Which is why we kind of need to look into getting back into the game of practising it IMO. After the end of the cold war Western Airforces seem to have gotten into this thought process of “we will always be able to operate out of relatively built up/secure airbases.” If we are talking about short comings in the way we fight, and we are looking at fighting a peer conflict, then we need to think about how to hide our aviation facilities and how to make them more mobile if needs be. Maybe this is something the AAC can… Read more »

Supportive Bloke

More the issue was that Harrier had high bypass ratio so cooler exhaust gasses.

F35 has lower bypass ration and hotter jet flux and massively more lower so not so friendly to improvised locations.

That said no engineering reason why it cannot be flown off a decent concrete pad.

Martyn Parker

I imagine the engines would melt tarmac rather rapidly, might work off concrete but very little of the UK road infrastructure is concrete these days

Dern

https://www.youtube.com/watch?v=_hgjY_za9vA You don’t need to VL to land or take off from a sufficiently straight bit of road. TBH this isn’t so much about Pilots taking off and landing (I assume if you can take off and land from a carrier in pitching seas you can take off and land from a narrow road). It’s more about ground crews and command staff, how does operating in a geniuenly austere environment affect their operations? What considerations do we need to take into account? How to crews that are used to working out of buildings adapt to working outdoors and in tents?… Read more »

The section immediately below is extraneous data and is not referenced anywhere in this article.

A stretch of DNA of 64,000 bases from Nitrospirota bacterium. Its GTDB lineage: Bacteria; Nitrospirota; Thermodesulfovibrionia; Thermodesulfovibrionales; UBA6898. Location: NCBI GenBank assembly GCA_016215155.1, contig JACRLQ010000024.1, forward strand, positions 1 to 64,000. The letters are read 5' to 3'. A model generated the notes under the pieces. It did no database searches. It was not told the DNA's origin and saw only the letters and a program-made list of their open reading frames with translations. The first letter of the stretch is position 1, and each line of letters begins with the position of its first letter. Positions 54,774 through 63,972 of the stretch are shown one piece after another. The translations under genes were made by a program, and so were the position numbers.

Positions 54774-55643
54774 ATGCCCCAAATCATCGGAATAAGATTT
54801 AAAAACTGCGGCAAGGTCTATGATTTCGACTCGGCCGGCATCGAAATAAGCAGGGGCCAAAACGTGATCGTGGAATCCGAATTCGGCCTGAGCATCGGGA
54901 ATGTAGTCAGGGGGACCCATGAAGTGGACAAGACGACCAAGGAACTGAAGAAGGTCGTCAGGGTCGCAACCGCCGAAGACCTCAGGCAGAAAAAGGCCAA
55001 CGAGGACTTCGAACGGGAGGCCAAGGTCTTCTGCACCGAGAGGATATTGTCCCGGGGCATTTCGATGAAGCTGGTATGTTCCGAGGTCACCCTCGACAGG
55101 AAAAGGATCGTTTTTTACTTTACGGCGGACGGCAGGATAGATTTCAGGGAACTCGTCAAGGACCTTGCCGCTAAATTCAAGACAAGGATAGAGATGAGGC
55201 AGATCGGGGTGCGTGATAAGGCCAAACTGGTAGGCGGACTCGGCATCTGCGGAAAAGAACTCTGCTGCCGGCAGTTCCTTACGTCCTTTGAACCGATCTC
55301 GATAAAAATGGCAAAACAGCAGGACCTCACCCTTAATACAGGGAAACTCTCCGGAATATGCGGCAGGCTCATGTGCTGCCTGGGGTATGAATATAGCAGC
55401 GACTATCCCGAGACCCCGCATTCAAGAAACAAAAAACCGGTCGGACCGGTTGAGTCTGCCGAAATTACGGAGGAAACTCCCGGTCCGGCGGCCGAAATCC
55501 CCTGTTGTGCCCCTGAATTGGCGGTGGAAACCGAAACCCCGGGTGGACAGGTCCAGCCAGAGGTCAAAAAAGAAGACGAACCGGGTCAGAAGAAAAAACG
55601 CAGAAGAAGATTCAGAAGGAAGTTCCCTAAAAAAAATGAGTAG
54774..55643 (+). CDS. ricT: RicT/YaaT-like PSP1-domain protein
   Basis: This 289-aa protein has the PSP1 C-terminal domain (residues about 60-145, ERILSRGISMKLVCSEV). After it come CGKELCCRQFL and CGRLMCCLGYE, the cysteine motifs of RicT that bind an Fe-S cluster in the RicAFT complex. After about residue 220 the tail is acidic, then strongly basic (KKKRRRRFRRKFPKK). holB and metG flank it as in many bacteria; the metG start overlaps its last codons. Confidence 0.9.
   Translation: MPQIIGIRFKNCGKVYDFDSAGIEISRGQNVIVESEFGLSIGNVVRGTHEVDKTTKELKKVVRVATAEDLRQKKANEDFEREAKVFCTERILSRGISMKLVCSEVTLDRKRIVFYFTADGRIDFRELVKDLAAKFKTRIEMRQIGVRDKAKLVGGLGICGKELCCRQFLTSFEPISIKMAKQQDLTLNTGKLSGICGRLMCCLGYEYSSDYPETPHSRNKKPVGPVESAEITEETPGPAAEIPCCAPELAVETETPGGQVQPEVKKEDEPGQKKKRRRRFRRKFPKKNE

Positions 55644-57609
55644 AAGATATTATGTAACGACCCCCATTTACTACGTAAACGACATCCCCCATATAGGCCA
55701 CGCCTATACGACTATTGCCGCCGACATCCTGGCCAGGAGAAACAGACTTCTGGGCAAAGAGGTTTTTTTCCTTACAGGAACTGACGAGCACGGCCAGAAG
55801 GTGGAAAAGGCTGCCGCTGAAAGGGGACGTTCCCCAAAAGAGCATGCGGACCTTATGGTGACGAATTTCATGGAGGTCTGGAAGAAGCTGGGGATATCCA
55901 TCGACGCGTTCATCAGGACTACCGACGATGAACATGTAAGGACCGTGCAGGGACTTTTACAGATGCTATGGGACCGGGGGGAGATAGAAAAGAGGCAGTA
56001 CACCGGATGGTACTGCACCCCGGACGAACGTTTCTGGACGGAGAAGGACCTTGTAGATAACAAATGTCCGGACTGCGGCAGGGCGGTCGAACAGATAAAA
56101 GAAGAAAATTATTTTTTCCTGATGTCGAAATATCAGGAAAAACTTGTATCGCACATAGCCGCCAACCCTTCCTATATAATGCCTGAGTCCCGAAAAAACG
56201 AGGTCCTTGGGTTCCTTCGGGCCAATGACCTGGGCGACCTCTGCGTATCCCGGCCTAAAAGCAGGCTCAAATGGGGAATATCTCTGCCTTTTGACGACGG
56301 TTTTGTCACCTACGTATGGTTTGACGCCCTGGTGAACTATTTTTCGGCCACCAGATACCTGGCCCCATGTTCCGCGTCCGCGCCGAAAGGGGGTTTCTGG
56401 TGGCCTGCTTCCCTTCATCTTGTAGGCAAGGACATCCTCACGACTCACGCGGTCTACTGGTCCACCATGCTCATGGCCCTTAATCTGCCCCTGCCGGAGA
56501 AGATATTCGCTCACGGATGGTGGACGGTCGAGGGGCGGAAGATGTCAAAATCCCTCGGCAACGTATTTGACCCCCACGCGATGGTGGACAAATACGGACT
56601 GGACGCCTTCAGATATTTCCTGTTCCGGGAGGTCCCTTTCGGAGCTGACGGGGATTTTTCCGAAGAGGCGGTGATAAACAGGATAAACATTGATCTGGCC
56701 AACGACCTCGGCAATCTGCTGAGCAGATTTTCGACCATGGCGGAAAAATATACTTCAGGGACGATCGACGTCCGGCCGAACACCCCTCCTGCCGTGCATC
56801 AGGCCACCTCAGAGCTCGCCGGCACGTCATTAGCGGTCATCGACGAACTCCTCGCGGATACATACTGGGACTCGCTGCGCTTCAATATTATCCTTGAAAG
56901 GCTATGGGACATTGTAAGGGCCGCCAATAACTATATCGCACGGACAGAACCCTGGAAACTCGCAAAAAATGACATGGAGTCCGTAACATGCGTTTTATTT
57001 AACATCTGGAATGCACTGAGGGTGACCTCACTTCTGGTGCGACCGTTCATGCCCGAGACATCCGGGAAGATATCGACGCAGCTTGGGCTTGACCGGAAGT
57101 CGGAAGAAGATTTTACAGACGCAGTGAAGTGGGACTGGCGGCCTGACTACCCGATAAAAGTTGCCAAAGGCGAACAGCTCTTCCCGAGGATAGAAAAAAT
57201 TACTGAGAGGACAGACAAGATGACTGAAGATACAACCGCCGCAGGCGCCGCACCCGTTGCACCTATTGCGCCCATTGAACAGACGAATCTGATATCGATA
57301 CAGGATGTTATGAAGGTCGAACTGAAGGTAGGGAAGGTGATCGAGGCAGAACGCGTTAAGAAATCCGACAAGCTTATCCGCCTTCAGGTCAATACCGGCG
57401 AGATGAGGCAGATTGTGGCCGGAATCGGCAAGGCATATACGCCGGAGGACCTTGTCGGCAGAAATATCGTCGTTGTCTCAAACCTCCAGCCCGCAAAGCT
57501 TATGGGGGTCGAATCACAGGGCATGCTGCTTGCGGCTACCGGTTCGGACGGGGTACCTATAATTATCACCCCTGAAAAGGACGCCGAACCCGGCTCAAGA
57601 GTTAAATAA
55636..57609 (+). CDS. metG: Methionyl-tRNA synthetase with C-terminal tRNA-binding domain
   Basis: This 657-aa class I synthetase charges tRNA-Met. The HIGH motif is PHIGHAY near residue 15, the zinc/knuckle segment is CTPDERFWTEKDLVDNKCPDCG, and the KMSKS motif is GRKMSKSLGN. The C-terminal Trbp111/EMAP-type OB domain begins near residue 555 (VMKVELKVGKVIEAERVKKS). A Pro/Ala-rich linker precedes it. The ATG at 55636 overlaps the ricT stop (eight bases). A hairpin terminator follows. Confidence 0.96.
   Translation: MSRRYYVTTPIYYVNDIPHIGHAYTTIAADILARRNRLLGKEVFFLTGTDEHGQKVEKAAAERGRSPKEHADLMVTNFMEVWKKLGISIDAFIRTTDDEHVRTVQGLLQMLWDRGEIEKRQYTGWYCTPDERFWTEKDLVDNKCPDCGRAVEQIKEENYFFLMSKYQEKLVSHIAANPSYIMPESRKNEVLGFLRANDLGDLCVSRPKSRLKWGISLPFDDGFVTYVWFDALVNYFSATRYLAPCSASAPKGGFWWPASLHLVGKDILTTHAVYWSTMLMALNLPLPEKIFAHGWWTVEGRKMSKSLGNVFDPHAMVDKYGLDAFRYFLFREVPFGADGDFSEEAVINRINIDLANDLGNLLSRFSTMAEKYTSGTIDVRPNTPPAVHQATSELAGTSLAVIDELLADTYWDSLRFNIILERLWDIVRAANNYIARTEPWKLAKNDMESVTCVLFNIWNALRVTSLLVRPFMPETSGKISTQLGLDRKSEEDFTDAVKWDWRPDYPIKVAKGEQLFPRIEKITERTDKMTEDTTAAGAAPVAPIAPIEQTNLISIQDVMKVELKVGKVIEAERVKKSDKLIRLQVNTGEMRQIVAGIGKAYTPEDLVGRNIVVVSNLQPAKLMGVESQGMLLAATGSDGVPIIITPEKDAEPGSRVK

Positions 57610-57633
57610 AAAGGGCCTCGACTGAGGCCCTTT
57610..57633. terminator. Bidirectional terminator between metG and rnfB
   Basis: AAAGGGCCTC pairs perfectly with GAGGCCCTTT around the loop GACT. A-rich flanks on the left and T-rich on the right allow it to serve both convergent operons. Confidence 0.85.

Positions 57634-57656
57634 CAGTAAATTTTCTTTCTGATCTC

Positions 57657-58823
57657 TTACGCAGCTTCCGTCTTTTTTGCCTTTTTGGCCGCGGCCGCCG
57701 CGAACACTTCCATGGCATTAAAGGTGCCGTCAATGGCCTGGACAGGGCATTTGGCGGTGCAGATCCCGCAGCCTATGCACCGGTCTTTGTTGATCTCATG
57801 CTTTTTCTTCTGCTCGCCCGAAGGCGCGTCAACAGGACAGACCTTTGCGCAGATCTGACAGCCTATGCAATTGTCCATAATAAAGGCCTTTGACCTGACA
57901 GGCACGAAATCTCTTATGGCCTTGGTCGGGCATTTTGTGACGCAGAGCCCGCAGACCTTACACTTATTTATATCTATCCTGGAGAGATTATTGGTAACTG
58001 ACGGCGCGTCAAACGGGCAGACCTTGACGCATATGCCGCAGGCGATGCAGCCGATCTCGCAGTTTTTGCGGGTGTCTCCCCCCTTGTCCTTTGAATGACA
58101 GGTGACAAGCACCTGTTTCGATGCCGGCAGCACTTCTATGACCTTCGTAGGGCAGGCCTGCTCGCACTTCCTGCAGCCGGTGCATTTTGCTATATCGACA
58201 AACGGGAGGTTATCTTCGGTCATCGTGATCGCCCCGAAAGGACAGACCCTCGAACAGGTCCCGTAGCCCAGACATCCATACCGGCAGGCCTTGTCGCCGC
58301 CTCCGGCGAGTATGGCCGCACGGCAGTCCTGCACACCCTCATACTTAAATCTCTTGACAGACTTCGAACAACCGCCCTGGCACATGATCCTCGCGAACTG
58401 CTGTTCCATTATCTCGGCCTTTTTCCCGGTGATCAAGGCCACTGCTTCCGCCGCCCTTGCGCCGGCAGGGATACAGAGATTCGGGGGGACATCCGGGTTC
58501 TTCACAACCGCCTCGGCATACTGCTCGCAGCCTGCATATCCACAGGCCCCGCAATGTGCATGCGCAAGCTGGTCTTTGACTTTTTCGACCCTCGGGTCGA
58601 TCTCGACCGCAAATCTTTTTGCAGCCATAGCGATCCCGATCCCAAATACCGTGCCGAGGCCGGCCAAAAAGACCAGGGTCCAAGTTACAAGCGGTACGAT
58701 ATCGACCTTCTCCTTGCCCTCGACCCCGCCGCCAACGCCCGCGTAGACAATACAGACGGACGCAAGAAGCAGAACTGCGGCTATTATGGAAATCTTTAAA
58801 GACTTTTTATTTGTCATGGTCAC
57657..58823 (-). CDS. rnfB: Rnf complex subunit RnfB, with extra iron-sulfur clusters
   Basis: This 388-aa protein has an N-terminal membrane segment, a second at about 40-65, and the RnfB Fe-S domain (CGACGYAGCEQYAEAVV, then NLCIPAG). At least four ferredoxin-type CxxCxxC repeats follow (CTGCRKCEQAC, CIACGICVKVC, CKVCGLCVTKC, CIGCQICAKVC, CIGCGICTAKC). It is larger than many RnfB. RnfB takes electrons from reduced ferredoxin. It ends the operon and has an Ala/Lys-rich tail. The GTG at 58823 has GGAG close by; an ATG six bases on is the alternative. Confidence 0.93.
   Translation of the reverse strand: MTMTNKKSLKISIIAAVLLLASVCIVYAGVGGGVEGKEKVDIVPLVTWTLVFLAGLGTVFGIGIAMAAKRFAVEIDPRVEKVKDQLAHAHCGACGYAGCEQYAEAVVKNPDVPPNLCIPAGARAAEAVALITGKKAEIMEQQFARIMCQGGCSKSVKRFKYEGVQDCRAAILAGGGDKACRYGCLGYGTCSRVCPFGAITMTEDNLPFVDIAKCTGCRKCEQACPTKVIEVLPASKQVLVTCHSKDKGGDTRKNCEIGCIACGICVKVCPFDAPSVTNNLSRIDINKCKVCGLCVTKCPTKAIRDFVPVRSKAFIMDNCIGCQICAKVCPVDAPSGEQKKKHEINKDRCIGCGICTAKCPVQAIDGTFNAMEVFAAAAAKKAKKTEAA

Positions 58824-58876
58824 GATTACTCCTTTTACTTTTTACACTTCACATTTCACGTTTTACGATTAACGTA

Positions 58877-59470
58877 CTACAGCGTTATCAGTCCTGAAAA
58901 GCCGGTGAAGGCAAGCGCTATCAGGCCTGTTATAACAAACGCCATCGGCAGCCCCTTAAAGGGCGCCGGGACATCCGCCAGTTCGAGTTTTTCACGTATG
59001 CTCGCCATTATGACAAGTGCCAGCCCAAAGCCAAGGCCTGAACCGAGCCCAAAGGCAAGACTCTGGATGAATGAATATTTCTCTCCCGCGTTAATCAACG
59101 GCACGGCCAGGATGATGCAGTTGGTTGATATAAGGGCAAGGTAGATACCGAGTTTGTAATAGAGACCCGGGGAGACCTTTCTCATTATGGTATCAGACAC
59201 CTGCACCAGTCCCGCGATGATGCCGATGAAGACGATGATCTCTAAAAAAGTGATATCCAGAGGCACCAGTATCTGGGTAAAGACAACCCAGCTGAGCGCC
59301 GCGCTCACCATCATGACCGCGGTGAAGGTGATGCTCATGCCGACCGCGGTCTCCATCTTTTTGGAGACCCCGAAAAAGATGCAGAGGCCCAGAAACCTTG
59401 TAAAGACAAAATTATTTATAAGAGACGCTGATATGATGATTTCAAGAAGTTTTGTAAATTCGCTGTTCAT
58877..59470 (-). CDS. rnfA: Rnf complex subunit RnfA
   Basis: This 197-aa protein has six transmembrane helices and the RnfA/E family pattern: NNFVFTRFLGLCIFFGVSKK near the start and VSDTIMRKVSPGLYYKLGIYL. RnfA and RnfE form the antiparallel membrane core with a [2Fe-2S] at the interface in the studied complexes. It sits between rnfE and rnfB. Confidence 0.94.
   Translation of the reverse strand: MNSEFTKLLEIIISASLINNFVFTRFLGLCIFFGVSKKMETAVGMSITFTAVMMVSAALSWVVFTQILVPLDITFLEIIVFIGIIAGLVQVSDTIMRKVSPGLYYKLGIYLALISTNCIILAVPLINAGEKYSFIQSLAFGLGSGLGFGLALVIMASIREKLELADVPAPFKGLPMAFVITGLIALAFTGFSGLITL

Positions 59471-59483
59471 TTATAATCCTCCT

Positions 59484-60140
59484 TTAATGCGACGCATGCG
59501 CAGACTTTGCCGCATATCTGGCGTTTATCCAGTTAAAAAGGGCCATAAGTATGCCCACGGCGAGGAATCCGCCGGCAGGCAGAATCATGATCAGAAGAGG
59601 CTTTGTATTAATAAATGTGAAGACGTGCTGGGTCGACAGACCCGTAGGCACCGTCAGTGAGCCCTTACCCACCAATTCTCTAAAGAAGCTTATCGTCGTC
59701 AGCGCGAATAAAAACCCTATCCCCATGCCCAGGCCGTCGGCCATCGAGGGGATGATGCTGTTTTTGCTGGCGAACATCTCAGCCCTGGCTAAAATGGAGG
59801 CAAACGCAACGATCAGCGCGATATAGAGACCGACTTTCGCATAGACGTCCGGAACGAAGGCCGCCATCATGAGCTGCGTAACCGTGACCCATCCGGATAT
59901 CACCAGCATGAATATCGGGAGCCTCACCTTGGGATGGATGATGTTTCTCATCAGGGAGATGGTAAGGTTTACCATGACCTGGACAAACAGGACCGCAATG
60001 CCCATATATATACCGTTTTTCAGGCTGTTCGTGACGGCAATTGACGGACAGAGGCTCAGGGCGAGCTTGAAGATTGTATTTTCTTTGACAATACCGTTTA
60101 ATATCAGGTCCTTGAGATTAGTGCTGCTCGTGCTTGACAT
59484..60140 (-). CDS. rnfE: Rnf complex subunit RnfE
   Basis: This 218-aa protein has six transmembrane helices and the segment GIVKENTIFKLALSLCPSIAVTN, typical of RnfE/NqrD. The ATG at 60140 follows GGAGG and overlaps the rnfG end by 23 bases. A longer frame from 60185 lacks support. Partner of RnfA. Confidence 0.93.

Robert Blay

We already do this. It’s called ‘Expeditionary Air Wings’ basically a mini RAF base can be set up in some pretty asture locations, and all the elements are put together to operate military aircraft. Engineering, ATC, medical/Fire cover, force protection, operations, intelligence. Elements from all over the RAF are brought together to set up a sustainable and highly deployable unit.

Dern

Do we? When was the last time we excercised this? Becasue I haven’t heard us do this with the exception of Helmand (but then as said unedcuated army bloke) and… well operating out of an established FOB that will never have to move isn’t quite the same thing.

Daniele Mandelli

I think you have a point on all this Dern. Maybe the RAF need to get some more insight from the Swedes concerning this, if our skills on it have faded. At least the JHC, RAF SHF, CHF already do it, and various army and RAF support units are in place for the framework, but would need massively expanding to be truly dispersed. Robert is right about the EAW, all main RAF Stations have one. They comprise elements of the stations Wings, Admin, Ops, Logistics, Supply, RAFR flights, RAFP flights Fire, and so on. But apart from an exercise a… Read more »

Daveyb

Iraq and Afghanistan, 904 expeditionary air wing. Admittedly the Iraq and Afghanistan operations were initially set up by Joint Helicopter Command, until the Harriers were involved flying from Kandahar. However, the Tornados after feeling a bit left out, went the full expeditionary route and 904 was set up. 904 put all the various elements of Squadron and support under one roof. OK, so the runway and most of the infrastructure were already in place. But for the Tornado Boys and Girls used to travelling with their Samsonite’s, it was a rude awakening.

Dern

Please see comment above. Operating out of established FoBs in an environment where you have total air and Artillery superiority is very different to what I’m talking about.

Daveyb